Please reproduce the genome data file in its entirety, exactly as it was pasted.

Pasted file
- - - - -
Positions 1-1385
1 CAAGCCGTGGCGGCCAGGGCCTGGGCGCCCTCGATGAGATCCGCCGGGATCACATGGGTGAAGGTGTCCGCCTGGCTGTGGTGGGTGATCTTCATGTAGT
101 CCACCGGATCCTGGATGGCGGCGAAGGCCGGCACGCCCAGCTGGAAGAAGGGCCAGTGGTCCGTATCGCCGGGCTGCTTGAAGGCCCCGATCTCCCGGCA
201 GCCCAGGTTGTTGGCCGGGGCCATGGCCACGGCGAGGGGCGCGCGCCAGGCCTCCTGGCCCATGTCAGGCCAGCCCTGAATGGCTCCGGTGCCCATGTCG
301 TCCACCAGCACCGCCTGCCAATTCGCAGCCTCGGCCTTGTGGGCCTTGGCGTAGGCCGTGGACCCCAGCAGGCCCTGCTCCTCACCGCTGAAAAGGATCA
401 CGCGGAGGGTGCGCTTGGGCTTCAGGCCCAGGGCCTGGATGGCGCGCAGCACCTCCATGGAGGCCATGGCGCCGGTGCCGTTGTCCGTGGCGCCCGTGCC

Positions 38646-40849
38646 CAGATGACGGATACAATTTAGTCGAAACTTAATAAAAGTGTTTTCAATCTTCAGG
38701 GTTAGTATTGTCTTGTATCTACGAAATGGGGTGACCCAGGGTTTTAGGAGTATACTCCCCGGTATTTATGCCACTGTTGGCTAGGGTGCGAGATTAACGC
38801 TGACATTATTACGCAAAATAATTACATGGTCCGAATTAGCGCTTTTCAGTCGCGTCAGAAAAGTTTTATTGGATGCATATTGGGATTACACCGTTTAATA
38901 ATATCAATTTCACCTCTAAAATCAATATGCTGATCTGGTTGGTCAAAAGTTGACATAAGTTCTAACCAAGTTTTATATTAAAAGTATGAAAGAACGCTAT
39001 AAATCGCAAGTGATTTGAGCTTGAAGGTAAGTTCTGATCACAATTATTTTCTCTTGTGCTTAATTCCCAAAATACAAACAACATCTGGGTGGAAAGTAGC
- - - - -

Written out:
Positions 1-1385
1 CAAGCCGTGGCGGCCAGGGCCTGGGCGCCCTCGATGAGATCCGCCGGGATCACATGGGTGAAGGTGTCCGCCTGGCTGTGGTGGGTGATCTTCATGTAGT
101 CCACCGGATCCTGGATGGCGGCGAAGGCCGGCACGCCCAGCTGGAAGAAGGGCCAGTGGTCCGTATCGCCGGGCTGCTTGAAGGCCCCGATCTCCCGGCA
201 GCCCAGGTTGTTGGCCGGGGCCATGGCCACGGCGAGGGGCGCGCGCCAGGCCTCCTGGCCCATGTCAGGCCAGCCCTGAATGGCTCCGGTGCCCATGTCG
301 TCCACCAGCACCGCCTGCCAATTCGCAGCCTCGGCCTTGTGGGCCTTGGCGTAGGCCGTGGACCCCAGCAGGCCCTGCTCCTCACCGCTGAAAAGGATCA
401 CGCGGAGGGTGCGCTTGGGCTTCAGGCCCAGGGCCTGGATGGCGCGCAGCACCTCCATGGAGGCCATGGCGCCGGTGCCGTTGTCCGTGGCGCCCGTGCC

Positions 38646-40849
38646 CAGATGACGGATACAATTTAGTCGAAACTTAATAAAAGTGTTTTCAATCTTCAGG
38701 GTTAGTATTGTCTTGTATCTACGAAATGGGGTGACCCAGGGTTTTAGGAGTATACTCCCCGGTATTTATGCCACTGTTGGCTAGGGTGCGAGATTAACGC
38801 TGACATTATTACGCAAAATAATTACATGGTCCGAATTAGCGCTTTTCAGTCGCGTCAGAAAAGTTTTATTGGATGCATATTGGGATTACACCGTTTAATA
38901 ATATCAATTTCACCTCTAAAATCAATATGCTGATCTGGTTGGTCAAAAGTTGACATAAGTTCTAACCAAGTTTTATATTAAAAGTATGAAAGAACGCTAT
39001 AAATCGCAAGTGATTTGAGCTTGAAGGTAAGTTCTGATCACAATTATTTTCTCTTGTGCTTAATTCCCAAAATACAAACAACATCTGGGTGGAAAGTAGC